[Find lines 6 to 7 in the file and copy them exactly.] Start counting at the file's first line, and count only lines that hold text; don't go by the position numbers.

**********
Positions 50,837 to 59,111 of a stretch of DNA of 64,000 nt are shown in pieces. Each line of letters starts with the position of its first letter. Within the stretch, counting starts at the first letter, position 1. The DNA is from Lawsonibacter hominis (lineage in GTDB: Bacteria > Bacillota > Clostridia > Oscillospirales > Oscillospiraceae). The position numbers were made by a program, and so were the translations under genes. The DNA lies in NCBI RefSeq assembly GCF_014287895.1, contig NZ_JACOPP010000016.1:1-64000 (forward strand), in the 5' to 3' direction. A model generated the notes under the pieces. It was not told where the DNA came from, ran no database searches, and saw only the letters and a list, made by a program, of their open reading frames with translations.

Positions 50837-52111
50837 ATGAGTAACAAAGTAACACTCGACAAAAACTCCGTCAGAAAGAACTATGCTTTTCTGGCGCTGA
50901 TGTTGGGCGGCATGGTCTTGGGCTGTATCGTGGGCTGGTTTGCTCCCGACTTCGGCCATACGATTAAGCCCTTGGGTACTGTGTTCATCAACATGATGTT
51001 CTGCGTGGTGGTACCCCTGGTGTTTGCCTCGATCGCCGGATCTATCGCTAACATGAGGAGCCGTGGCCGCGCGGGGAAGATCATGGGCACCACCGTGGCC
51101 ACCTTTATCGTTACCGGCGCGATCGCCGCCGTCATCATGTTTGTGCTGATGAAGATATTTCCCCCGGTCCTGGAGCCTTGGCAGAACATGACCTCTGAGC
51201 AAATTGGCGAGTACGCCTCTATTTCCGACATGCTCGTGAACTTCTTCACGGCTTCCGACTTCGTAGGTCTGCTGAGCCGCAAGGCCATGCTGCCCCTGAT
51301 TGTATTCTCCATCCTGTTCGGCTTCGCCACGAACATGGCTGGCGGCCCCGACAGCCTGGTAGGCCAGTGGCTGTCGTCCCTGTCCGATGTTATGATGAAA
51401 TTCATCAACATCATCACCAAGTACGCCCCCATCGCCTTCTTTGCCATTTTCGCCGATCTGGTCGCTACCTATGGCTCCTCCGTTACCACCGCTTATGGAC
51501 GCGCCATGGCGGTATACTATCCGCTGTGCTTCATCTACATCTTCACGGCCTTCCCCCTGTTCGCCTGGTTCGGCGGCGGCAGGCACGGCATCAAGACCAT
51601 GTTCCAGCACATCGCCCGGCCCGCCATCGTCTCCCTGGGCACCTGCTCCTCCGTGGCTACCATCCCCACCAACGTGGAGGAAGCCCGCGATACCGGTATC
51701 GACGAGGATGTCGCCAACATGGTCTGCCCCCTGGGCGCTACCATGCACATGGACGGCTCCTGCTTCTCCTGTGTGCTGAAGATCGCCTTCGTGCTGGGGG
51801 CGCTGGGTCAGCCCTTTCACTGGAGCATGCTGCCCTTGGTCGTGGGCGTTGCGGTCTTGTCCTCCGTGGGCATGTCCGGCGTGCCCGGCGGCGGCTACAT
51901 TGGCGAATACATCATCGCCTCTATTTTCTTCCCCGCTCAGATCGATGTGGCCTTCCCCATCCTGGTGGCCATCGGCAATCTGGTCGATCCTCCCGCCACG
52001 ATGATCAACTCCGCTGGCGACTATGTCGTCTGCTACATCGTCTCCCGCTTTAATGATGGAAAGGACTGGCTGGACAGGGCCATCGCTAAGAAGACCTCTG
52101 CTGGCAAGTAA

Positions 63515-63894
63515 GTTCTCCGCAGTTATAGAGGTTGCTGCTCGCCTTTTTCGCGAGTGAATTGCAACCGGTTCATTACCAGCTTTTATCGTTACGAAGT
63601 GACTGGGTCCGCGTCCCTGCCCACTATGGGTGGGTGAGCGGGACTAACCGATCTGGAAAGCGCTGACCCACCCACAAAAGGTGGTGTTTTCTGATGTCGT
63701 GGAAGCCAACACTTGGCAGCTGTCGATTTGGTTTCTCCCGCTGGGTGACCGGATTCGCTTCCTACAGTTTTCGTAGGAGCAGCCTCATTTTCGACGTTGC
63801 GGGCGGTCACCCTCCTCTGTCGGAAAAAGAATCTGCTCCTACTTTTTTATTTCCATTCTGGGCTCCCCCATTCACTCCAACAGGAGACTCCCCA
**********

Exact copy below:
51101 ACCTTTATCGTTACCGGCGCGATCGCCGCCGTCATCATGTTTGTGCTGATGAAGATATTTCCCCCGGTCCTGGAGCCTTGGCAGAACATGACCTCTGAGC
51201 AAATTGGCGAGTACGCCTCTATTTCCGACATGCTCGTGAACTTCTTCACGGCTTCCGACTTCGTAGGTCTGCTGAGCCGCAAGGCCATGCTGCCCCTGAT